No harm in use of German equipment if this be cheaper or better in some way. The problem is when clearances under a bridge that were compliant say 10 years are now ruled non compliant.
The increased clearances are required are ONE of the reasons why the west of England electrification project is years behind schedule, and costing many times the original cost.
Has the insulating properties of air really declined so much ?

It's worth noting that the increased clearances also apply on DC 3rd rail lines (I work for a company that makes steel bridges so must declare an interest).
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UndercoverElephant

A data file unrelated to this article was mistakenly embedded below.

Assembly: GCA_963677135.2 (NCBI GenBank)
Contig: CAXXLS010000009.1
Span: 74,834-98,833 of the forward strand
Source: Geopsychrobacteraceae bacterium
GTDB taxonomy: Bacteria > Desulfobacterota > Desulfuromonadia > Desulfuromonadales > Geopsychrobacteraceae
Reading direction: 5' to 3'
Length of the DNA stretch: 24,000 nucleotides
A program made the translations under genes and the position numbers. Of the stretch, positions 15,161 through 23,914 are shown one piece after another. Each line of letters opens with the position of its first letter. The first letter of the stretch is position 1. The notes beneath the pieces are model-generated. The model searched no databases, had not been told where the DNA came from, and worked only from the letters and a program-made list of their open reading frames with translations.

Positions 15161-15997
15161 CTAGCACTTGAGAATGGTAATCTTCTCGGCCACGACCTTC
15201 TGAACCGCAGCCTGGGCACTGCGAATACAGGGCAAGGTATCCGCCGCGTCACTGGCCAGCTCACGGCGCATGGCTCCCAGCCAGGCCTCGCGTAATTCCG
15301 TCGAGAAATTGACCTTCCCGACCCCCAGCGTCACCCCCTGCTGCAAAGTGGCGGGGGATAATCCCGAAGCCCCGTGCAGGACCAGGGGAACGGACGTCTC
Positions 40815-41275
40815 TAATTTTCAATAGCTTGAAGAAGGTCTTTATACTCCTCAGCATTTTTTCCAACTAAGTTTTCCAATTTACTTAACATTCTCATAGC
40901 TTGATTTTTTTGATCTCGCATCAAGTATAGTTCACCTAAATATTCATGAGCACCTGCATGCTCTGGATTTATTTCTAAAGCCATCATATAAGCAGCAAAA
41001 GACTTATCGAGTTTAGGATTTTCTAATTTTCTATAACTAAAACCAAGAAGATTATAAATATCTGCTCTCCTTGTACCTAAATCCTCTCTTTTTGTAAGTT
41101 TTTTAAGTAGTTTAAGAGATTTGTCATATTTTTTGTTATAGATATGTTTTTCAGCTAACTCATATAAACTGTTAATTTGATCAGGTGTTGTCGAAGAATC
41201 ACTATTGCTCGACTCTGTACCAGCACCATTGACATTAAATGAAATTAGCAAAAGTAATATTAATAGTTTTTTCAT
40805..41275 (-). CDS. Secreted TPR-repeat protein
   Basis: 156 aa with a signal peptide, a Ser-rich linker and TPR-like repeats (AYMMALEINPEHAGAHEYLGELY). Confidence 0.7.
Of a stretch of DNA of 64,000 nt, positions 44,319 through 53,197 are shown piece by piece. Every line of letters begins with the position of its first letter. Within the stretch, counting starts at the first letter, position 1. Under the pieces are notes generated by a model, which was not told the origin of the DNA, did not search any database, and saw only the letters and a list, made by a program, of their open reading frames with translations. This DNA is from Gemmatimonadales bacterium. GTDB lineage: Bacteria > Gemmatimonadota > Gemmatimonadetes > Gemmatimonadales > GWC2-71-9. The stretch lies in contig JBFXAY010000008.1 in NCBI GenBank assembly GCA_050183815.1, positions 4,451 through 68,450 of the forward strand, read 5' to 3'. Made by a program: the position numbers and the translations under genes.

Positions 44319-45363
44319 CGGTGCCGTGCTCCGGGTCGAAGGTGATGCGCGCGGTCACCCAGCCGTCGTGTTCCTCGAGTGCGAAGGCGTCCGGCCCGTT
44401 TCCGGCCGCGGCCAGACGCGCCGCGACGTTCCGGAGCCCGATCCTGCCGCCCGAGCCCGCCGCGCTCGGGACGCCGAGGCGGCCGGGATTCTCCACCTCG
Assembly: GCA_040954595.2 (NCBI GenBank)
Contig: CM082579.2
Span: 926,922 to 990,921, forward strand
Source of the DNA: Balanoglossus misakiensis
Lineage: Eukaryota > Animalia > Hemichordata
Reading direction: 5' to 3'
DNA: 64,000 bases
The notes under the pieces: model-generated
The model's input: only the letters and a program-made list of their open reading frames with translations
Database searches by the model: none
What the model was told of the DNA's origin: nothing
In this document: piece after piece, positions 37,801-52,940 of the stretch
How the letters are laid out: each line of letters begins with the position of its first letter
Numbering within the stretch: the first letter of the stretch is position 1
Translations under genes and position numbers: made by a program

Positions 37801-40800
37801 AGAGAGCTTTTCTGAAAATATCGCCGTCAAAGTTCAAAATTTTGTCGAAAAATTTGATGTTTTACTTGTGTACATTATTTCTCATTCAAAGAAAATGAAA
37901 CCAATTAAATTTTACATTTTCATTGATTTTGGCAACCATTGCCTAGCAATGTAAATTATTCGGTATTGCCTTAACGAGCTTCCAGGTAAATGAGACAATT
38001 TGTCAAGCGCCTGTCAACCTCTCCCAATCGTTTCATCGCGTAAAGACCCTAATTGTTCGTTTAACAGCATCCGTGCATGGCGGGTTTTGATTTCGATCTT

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PostPosted: Sun Jun 11, 2017 6:19 pm    Post subject: Reply with quote

SO....does anybody actually want a soft brexit? Seems to me to be the worst of all outcomes. Unless brexit includes the ending of freedom of movement, we might as well remain in the EU.

Anyone disagree with that?
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johnhemming2



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PostPosted: Sun Jun 11, 2017 6:40 pm    Post subject: Reply with quote

The EEA option (Norway) was given as an example of leaving the EU in the referendum by the leave campaign.

I argued for a remain vote on the basis that the EEA option gave us less influence over the rules we had to follow.

Remember, however: Brexit is Brexit.

If you consider the border priorities of the DUP - no need for passports between NI and GB, no formalised border controls between NI and ROI.

This is very difficult to do without effectively maintaining freedom of movement.